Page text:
While students and teachers get ready for a return to the classroom, it doesn’t mean it will be a return to normal.
The Lambton-Kent District School Board and the St. Clair Catholic District School Board are getting ready for the new school year with a bit more caution than recommended by the province. As part of back-to-school plans, students in Chatham-Kent won’t have assemblies or eat in the cafeteria when they return to class in September.
Earlier this month, the Ontario government put out their guidelines for a return to class. Students will wear masks, and the province is investing in HEPA filters for classrooms to improve ventilation.
Sports and music are also allowed with safety conditions. However, according to John Howitt, Director of Education for the LKDSB, sports such as football could be sidelined this year as not enough schools have shown interest. Recently, football has been cancelled in Windsor-Essex.
Despite the recommended provincial measures, the Lambton Kent Public Board and St. Clair Catholic Board aren’t ready to adopt all the measures.
“There are a few things that are permitted that we are just not quite ready to embrace yet,” said Howitt. “The public board put out its own back-to-school guidelines. An example of that is assemblies. We think we just need to gather a little bit more data and let the school year get started before we go in that direction.”
As it stands, the plan said all cafeterias would be closed to start the year. However, Howitt noted there’s some wiggle room.
“We have some really small schools where cafeterias may make sense to be used following the guidance of eating in cohorts and maintaining two metres minimum distance between cohorts. But we also have some context in schools where it may still be appropriate for students to eat in the classrooms.”
For schools where the cafeteria is closed, elementary students must bring their own food and eat it with their own class, without sharing.
High school students need to bring their own food but are allowed to leave school to buy lunch. Additionally, there will not be any working vending machines.
All students are allowed to go home for lunch. There will be food at school if students forget to bring some. All ages must also bring a refillable water bottle instead of individually drinking from the fountains.
One difference will be with field trips. The Lambton Kent board will allow them as long as COVID-19 rules are followed, but the incoming Director of Education Scott Johnson said the St. Clair Catholic Board likely wouldn’t have field trips to start the year.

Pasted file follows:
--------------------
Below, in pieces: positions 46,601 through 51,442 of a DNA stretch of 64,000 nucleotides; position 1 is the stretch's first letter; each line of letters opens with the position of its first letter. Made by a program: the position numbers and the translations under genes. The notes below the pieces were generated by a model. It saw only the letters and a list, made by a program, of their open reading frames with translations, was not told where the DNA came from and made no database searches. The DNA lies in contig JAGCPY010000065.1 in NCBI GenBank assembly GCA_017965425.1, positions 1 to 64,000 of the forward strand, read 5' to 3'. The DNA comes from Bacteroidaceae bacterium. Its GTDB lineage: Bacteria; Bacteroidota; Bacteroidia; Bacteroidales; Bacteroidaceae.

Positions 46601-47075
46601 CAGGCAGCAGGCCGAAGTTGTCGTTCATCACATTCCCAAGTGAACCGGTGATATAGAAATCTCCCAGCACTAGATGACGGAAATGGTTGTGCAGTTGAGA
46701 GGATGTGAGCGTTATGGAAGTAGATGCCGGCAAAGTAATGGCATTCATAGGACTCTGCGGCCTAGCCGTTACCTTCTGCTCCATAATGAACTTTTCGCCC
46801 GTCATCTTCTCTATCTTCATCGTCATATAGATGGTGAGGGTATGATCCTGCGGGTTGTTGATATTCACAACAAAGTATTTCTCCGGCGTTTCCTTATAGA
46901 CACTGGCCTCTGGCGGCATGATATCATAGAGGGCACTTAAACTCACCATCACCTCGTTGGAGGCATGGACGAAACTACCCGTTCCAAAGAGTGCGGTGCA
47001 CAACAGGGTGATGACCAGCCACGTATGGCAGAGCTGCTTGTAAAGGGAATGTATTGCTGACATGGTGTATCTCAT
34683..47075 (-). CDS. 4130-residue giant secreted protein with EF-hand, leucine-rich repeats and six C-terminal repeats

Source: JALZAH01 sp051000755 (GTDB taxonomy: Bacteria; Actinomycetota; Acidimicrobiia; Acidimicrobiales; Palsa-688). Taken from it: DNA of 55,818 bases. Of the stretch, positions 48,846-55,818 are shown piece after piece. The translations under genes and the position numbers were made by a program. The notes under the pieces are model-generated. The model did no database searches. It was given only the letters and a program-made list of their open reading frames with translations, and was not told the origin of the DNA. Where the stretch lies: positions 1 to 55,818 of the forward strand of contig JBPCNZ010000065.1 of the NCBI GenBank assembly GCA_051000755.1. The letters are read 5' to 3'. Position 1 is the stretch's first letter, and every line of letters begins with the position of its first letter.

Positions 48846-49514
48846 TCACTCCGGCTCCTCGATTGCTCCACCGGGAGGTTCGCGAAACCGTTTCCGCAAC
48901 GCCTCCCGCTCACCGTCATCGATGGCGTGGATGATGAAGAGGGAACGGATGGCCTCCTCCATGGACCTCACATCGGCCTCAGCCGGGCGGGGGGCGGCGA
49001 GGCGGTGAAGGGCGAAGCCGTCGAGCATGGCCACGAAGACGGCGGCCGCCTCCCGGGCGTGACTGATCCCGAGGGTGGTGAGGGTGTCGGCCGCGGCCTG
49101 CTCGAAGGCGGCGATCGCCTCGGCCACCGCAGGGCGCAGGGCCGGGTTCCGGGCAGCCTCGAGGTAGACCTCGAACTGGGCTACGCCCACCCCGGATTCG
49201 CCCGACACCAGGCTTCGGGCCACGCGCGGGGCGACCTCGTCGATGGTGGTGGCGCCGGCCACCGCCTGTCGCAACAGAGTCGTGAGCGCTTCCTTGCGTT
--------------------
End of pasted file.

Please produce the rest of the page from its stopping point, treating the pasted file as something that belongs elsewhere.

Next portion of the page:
In the SCCDSB, those opting for face-to-face learning from senior kindergarten to grade 12 will start classes full-time on Tuesday, September 7th. Junior Kindergarten students will have a gradual entry on September 8th and 9th, with all students attending by Friday, September 10th.
Remote learning for all grade levels begins September 7th.
Everyone will have to complete a self-screening before coming to school, and masks will be worn indoors and on student transportation by students in grades 1 through 12. Masks are encouraged but not mandatory for those in kindergarten.
While many parents and medical associations call for mandatory vaccines for people who work in the province’s schools, the provincial government isn’t mandating vaccination for staff. Instead, it’s implemented a vaccination disclosure policy where staff must say if they have had a vaccine or have a medical exemption or taken a vaccine education course. Those who remain unvaccinated will have to take a rapid test at least once a week.
As parents make plans for back to school, they won’t know if the teachers in their schools have been vaccinated. Results from the vaccination disclosure policy – which identifies how many teachers and staff at each school have been vaccinated – will be available to the public by September 15th.
According to Dr. David Colby, Chatham-Kent’s Medical Officer of Health, the province’s policy of allowing teachers to have rapid tests if they aren’t vaccinated is not a viable alternative to vaccination.
He cited an example from the Netherlands last month where a music festival requiring either proof of vaccination or a recent negative COVID-19 test led to an outbreak of more than 1,000 cases. Colby said the 40-hour window between the negative test and the actual concert proved more than enough time for people to spread the virus.
“That frequent testing strategy has not proved useful in preventing outbreaks,” said Colby. “The idea of offering people an alternative to recent negative test results was a good idea, but it is not proving fruitful.”
As with the pandemic itself, officials say the back-to-school plans may evolve and change as necessary to keep staff and students safe.
Bird Bouchard, Local Journalism Initiative Reporter, The Ridgetown Independent News